Q&A with Visiting Scholar and Military Analyst William M. Arkin
In May, longtime military analyst and writer William M. Arkin will visit the University of Denver to speak as a Morton L. Margolin Distinguished Lecturer on behalf of the department of Media, Film & Journalism Studies.
Arkin’s career in the field of national security has spanned over 40 years, where his roles have ranged from intelligence analyst and activist to author and government consultant. Along with reporting for The Washington Post, The New York Times, and The Los Angeles Times, he also worked as an analyst and reporter for NBC News and as a guest on CBS News, 60 Minutes, and Dateline. He has written more than a dozen books, including one volume in which he revealed locations of U.S. and foreign nuclear bases worldwide.
In preparation for his lecture, which runs from 12 to 2 p.m. in Anderson Academic Commons Room 290 on May 1, he answered a few questions about his career and offered advice for the next generation of communication professionals.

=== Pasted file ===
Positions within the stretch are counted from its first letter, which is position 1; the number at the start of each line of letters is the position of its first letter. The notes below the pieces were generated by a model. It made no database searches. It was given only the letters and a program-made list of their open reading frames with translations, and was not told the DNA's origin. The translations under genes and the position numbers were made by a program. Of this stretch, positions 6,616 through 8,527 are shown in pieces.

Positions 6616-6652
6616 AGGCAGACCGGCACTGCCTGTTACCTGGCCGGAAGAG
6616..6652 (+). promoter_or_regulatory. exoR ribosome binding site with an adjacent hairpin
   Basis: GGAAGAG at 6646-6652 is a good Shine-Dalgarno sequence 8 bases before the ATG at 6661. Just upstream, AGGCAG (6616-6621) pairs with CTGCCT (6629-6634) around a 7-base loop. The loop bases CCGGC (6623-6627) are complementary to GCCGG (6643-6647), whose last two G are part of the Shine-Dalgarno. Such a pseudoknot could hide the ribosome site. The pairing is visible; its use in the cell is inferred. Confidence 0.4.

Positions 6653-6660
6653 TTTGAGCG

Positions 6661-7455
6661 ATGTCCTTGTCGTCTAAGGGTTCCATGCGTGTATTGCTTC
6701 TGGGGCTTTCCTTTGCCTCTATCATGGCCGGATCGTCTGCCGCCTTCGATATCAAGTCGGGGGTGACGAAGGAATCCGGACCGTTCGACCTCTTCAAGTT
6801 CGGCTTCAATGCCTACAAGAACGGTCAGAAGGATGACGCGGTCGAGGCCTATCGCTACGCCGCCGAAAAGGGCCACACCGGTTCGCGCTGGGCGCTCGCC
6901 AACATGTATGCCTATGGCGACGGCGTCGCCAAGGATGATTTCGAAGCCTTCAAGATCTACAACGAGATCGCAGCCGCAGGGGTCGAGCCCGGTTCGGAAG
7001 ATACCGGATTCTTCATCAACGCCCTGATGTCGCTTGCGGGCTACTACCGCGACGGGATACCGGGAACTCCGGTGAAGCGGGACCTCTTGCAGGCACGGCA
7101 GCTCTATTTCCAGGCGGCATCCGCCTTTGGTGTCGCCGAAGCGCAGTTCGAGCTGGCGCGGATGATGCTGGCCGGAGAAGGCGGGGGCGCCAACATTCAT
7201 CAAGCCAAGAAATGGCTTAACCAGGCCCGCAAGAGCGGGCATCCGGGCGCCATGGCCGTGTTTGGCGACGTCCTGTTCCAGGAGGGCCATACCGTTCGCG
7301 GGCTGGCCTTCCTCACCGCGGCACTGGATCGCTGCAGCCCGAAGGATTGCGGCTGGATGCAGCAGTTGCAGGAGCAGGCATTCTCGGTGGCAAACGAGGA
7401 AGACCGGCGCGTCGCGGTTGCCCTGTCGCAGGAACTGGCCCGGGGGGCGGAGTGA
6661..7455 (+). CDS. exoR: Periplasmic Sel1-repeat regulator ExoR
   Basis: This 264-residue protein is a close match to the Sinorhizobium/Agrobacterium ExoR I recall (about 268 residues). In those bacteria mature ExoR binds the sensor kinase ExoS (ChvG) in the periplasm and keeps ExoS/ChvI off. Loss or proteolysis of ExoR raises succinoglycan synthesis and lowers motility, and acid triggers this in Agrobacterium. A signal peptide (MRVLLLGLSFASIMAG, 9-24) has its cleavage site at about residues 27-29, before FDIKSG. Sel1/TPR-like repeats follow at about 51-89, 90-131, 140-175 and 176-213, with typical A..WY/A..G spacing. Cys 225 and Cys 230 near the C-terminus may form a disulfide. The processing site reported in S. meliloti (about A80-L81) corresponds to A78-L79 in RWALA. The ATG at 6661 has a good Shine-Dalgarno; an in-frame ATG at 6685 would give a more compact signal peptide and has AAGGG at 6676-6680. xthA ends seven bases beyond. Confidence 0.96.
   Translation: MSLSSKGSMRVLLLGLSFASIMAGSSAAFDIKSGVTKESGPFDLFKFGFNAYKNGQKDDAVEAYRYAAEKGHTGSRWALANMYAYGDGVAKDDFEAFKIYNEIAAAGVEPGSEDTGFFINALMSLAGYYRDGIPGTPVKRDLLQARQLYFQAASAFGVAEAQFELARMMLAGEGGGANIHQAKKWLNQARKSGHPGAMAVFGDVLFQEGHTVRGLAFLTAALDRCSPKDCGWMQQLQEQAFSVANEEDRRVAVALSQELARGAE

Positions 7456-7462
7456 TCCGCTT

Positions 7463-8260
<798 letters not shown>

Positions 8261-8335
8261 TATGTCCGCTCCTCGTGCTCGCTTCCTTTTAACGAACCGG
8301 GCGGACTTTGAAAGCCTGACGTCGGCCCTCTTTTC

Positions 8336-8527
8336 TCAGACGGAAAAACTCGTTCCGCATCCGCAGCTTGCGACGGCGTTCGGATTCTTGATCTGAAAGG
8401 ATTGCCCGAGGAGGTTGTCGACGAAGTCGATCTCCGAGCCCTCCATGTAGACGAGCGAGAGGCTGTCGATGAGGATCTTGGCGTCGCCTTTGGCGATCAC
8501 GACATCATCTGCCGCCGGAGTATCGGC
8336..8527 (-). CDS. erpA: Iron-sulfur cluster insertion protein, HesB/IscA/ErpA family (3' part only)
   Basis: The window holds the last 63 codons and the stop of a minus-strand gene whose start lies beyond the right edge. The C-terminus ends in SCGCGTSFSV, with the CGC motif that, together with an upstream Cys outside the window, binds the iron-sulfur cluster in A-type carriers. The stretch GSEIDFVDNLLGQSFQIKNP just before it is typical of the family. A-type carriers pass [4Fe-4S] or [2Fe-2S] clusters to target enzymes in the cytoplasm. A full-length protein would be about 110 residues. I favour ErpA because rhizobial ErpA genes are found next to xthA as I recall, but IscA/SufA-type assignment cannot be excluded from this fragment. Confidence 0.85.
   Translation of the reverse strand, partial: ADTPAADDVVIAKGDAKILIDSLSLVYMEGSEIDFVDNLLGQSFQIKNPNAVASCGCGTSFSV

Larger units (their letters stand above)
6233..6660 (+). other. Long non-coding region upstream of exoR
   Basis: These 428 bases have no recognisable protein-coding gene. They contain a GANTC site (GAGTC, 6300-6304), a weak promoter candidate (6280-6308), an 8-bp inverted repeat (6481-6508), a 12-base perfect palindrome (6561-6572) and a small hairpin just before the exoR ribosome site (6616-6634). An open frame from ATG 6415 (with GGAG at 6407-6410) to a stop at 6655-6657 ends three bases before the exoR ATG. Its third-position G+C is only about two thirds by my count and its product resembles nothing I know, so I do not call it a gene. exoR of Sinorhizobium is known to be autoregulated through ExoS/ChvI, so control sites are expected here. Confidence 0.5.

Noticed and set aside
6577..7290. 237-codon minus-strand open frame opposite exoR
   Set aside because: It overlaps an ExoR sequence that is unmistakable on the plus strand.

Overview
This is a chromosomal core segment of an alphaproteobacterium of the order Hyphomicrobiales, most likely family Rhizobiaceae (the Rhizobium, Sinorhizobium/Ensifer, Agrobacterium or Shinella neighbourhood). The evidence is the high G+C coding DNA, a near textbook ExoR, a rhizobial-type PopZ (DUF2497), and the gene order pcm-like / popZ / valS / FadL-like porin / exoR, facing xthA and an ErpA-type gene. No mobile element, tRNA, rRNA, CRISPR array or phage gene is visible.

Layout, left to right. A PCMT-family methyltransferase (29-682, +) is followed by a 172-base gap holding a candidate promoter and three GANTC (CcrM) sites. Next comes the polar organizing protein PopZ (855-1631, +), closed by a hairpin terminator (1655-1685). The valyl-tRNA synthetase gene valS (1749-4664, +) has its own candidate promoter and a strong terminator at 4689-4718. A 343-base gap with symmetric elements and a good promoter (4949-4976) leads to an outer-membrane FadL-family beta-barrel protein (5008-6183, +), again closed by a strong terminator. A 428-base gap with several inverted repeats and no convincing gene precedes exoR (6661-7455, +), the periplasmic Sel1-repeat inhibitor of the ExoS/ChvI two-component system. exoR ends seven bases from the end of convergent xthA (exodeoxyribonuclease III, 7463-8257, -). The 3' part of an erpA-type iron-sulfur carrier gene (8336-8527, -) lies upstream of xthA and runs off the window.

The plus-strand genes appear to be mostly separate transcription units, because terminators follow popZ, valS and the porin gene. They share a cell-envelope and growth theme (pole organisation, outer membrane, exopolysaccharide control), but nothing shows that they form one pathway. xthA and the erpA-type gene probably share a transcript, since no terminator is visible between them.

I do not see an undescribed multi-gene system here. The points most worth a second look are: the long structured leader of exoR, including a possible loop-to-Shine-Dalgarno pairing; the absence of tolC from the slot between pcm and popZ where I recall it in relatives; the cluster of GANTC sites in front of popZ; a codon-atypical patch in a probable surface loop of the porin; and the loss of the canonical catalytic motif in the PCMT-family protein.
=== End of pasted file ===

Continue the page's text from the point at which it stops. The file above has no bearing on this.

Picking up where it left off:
What might be your favorite beat or specific era of your career as a writer?
I do remember June of 1990 when the Cold War had ended, and I had spent the previous 16 years working on the Cold War, saying to friends who were in a similar boat, “What the hell are we going to do now?” About a month and a half later, Saddam Hussein invaded Kuwait.
For me it was a real eye-opener, because even though I had been in the army, I really knew nothing about conventional war. Nor did most people in the national security world who were also in the public, because everything had been about the nuclear arms race and the Cold War. So I found that that was the time period, from 1991 for the next three or four years, where I feel like I learned the most. I learned how the military worked, how air power worked and how military strategy was formulated.
In difficult moments, what has inspired you to keep moving forward in your career?